Gopher wins ESA Listing Based on Genitalia Size

Print Friendly, PDF & Email

Melissa GensonFirst in a series on new ESA list­ing. Part Two will be post­ed on Octo­ber 26, 2014.

Does size real­ly mat­ter? Accord­ing to the Wash­ing­ton State Depart­ment of Fish and Wildlife and U.S. Fish and Wildlife, it sure does.

The odd claims of state and fed­er­al offi­cials have been enough to earn a small group of this incred­i­bly pro­lif­ic and destruc­tive rodent an Endan­gered Species Act (ESA) list­ing, based on a 36-year-old loop­hole in the law.

This loop­hole gives a local office of U.S. Fish and Wildlife (USFW) broad author­i­ty over an ESA list­ing for a tiny clus­ter of a pro­lif­ic species like the pock­et gopher, based on some unique trait they claim to have iden­ti­fied, like super sized penis­es.  USFW does not have to pro­vide evi­dence of the trait.

Here is the fed­er­al report jus­ti­fy­ing this ESA list­ing: Fed­er­al Reg­is­ter 4–9-14 Pock­et Gopher

The fed­er­al gov­ern­ment spent over fifty years unsuc­cess­ful­ly try­ing to kill off the pock­et gopher because of its enor­mous destruc­tion to struc­tures, water pipes, under­ground cables, trees, veg­e­ta­tion, and any­thing in its path.

Largest population of WA pocket gophers is on explosive artillery impact range at Fort Lewis

Largest pop­u­la­tion of WA pock­et gophers is on explo­sive artillery impact range at Fort Lewis

Here is a report about fed­er­al work to try to kill off destruc­tive pock­et gopher: 1999 Enge­man-Camp­bell USDA Pock­et Gopher Study

The pock­et gopher lives and breeds on a near­by active Army artillery range, and was one of the few species to sur­vive the mas­sive 1980 erup­tion of Mount St. Helens.

Thurston Coun­ty, Wash­ing­ton offi­cials have wel­comed the new fed­er­al list­ing with open arms, after years of enforc­ing their own ordi­nance relat­ing to the alleged­ly well-endowed rodents.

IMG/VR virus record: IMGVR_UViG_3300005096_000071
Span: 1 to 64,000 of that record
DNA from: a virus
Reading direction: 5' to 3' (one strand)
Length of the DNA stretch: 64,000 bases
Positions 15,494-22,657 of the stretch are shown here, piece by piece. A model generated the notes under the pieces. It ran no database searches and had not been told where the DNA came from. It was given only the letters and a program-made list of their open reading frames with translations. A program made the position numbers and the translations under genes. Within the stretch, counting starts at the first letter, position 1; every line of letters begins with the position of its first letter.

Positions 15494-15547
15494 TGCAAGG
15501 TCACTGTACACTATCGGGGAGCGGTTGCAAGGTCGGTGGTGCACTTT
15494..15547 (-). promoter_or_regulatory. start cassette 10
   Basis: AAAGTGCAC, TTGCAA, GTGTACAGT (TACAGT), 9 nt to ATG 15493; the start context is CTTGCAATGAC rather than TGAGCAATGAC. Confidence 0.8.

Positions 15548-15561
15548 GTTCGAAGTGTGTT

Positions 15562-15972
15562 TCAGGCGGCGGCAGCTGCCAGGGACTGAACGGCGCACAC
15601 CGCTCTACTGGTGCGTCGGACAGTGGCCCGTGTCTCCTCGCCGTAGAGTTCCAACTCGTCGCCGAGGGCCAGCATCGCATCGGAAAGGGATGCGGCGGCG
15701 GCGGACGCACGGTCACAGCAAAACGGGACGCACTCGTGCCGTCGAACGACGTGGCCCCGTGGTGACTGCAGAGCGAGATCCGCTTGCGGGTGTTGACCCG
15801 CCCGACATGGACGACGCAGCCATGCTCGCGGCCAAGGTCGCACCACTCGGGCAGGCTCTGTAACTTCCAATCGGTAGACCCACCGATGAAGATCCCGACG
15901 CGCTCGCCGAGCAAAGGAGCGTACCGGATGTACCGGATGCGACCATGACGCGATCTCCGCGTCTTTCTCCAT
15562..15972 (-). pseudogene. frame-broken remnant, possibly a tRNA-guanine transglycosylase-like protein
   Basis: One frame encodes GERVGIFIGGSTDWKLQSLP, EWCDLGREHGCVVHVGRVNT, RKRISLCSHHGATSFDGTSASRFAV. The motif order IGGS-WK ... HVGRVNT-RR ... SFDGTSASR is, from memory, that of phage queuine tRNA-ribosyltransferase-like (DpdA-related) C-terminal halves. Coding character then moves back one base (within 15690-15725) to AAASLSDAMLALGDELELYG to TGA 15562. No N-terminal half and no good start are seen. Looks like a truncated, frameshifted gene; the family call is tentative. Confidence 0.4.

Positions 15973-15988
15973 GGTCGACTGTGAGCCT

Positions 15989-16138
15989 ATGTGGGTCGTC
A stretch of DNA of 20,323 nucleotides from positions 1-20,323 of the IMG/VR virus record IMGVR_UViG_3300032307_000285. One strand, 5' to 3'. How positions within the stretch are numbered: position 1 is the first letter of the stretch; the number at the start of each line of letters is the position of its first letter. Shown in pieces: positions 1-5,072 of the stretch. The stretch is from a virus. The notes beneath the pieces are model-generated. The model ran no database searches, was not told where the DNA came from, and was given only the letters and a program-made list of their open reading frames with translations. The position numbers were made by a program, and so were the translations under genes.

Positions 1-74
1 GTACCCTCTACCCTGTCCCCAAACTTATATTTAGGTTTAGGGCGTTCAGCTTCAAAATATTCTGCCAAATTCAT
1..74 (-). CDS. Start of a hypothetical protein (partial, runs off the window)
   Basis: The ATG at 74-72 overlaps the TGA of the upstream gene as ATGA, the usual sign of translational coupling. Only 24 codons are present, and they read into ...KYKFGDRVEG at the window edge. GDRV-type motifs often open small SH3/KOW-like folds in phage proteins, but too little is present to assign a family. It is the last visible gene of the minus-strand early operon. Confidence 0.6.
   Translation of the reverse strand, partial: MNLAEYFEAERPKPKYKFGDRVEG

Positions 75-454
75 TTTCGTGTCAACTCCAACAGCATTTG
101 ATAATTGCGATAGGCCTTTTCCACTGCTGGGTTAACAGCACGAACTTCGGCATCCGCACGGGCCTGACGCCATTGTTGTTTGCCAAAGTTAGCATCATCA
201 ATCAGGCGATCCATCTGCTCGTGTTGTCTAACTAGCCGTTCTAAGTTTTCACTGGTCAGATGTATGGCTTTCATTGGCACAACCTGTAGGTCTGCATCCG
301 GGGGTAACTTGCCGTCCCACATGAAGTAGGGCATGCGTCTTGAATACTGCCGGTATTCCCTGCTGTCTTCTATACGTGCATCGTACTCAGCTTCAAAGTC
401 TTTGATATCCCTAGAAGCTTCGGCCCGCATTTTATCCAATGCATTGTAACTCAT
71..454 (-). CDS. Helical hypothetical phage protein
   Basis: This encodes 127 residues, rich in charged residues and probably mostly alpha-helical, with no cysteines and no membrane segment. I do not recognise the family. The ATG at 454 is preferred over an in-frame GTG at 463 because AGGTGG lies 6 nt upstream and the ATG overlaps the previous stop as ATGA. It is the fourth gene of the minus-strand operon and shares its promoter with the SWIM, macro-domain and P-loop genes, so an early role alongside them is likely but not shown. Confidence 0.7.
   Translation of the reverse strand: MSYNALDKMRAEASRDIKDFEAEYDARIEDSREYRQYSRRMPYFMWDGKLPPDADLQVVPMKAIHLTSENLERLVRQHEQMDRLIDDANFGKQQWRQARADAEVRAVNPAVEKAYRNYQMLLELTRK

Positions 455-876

Thurston Coun­ty forces cit­i­zens to set aside large amounts of their own prop­er­ty for pock­et gopher habi­tat.  The habi­tat area can’t be used by own­ers, or have non-native plants, or even be watered, because the same rodents that can sur­vive artillery blasts and tons of vol­canic ash, are some­how hurt by water and Scotch Broom.

Property owners face criminal charges for caring for their own yard

Prop­er­ty own­ers face crim­i­nal charges for car­ing for their own yard

As ridicu­lous as this list­ing seems, these bureau­crats have the pow­er to force cit­i­zens to ruin their own prop­er­ty and struc­tures, or face crim­i­nal and civ­il charges, as shown at right.

These micro-list­ings can essen­tial­ly shut down nor­mal life and the econ­o­my in a com­mu­ni­ty, as they have in south­west Thurston Coun­ty.

Three years ago, Don­na Weaver Smith addressed Thurston Coun­ty Com­mis­sion­ers about the ter­ri­ble harm to south­west Thurston cit­i­zens that would be caused if bureau­crats con­tin­ued their act on their claims that local gophers had super-sized penis­es: 

What’s even stranger, this gopher’s inti­mate fea­ture is appar­ent only to bureau­crats, who have shared no evi­dence of their pecu­liar vision with cit­i­zens.

What the scientists are saying

In 1978, the Endan­gered Species Act was amend­ed so “species” encom­passed “any dis­tinct pop­u­la­tion seg­ment (DPS)” of any species of ver­te­brate fish or wildlife, which inter­breeds when mature.

The alleged trait of large penis­es on south­west Thurston County’s pock­et gophers met the DPS cri­te­ria.

The 2006 Uni­ver­si­ty of Nebras­ka study, “Tax­o­nom­ic Con­sid­er­a­tions in List­ing Sub­species Under the U.S. Endan­gered Species Act” explains how the DPS rank can eas­i­ly be twist­ed. Read the full report here – 2006 Report on ESA Sub­species Con­tro­ver­sy

Accord­ing to this study:

Among tax­on­o­mists, def­i­n­i­tions of sub­species are a source of con­sid­er­able dis­agree­ment. This uncer­tain­ty is com­pound­ed in a con­ser­va­tion con­text when the spe­cial­ized tax­o­nom­ic exper­tise required to eval­u­ate con­flict­ing inter­pre­ta­tions does not exist with­in man­age­ment agen­cies respon­si­ble for list­ing species.

In oth­er words, even sci­en­tists can’t agree on what makes a sub­species or DPS.

This is the first in a series on a new ESA list­ing and its impact on a rur­al com­mu­ni­ty.